ST. JOHN’S – Yesterday evening, the federal government announced a 63 per cent cut to inshore northern shrimp quota in fishing area 6. The FFAW is calling on the federal Minister of Fisheries and Oceans to reconsider the radical nature of these cuts, and once again calls for the offshore to be removed from shrimp fishing area (SFA) 6.
The total allowable catch for SFA 6 went from 48,196 tons in 2015 to 27,825 tons in 2016, to a dismal 10,400 tons announced for 2017. This amounts to a 78 per cent quota reduction over two years.
The Department of Fisheries and Oceans (DFO) slashed harvest rates from 20 per cent in 2016 to 10 per cent in 2017. These dramatic cuts to the harvest rate are not in line with the reduction in the northern shrimp biomass. The decline in northern shrimp is not due to overfishing, rather it is a result of an environmental shift in the ocean ecosystem. As groundfish stocks rebuild, it is inevitable that shellfish stocks in the area will continue to decline.
“DFO policy is managing the resource as if they intend to rebuild the northern shrimp stocks. We’ve long requested that DFO take into account the entire marine ecosystem when making policy decisions. Species are not independent of each other,” said Keith Sullivan, FFAW-Unifor President.
In an already bleak provincial economy, these cuts are the nail in the coffin for the inshore shrimp fishery. Thousands of people in our province will face financial hardship as a result of yesterday’s announcement.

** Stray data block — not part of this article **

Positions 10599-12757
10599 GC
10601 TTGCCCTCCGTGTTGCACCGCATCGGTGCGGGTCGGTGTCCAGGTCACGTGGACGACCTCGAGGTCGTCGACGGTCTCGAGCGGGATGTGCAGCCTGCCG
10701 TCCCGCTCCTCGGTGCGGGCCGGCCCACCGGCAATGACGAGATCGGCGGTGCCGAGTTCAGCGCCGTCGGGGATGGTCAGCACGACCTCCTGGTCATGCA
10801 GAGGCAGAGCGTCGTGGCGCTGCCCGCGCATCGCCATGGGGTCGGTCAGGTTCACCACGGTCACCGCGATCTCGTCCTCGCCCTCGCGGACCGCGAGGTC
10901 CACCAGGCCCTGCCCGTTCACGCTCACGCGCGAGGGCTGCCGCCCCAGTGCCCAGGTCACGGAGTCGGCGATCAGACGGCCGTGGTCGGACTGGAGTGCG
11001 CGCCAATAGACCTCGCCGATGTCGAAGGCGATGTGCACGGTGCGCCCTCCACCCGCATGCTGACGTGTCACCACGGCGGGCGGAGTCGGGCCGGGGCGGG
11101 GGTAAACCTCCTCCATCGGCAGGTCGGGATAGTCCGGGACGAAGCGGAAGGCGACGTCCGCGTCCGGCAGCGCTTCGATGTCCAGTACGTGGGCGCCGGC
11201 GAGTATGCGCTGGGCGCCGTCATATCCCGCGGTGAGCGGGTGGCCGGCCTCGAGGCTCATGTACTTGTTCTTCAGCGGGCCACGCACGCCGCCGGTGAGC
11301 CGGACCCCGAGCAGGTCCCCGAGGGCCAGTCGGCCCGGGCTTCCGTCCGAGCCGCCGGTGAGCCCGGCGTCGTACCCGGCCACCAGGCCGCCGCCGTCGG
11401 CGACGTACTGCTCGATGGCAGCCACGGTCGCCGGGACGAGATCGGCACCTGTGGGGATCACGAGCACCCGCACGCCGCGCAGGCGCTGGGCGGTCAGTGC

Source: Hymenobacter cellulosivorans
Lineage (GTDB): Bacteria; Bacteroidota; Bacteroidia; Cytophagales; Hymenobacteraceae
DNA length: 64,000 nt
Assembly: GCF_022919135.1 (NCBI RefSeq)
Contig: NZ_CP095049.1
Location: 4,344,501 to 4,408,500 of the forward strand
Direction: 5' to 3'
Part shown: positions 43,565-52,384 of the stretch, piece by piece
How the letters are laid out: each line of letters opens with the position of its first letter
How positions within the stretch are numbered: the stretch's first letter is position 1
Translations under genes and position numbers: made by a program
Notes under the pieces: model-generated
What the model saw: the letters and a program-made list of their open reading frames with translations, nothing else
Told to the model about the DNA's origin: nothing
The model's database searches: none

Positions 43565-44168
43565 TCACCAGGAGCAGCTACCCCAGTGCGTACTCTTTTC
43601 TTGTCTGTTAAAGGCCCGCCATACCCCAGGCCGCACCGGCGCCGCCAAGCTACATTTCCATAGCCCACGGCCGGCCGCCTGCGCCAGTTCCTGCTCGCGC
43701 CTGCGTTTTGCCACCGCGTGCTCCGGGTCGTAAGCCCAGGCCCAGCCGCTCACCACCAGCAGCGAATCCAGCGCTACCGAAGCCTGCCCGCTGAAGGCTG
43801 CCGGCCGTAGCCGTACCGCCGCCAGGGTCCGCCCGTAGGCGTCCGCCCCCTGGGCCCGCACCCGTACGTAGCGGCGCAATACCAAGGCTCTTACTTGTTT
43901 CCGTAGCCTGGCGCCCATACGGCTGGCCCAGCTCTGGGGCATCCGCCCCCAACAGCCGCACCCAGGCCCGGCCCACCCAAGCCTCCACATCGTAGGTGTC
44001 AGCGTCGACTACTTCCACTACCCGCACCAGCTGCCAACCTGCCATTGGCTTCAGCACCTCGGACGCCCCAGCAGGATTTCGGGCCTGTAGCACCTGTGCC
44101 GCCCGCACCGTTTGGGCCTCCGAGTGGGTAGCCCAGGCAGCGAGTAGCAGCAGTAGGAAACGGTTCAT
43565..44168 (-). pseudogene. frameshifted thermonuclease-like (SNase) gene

Approximately 3000 people are directly employed in the inshore shrimp fishery, which together with its spinoffs, contributed $250 million to the provincial economy in 2015. In 2015, shrimp income made up greater than half of the total harvesting income for more than 75 per cent of shrimp harvesters. Combined with declining crab stocks and few other fisheries to fall back on, these cuts are having a significant impact on the economic livelihood of thousands of people in our province. Taking away nearly two-thirds of the inshore quota for 2017 imperils the sustainability of hundreds of fishing enterprises and over a thousand good jobs.
“Newfoundland and Labrador is facing a pivotal moment in the fisheries. As shellfish stocks decline and groundfish stocks recover, a well-managed transition period is crucial for fish harvesters and processing plants to make that shift.” Sullivan added.
With these cuts, the offshore trawlers still hold approximately 60,000 tons of northern shrimp quota in all shrimp fishing areas, while the inshore holds 7239 tons in area 6.
“DFO must work with us to come up with a better solution that doesn’t decimate rural Newfoundland and Labrador,” warns Sullivan.
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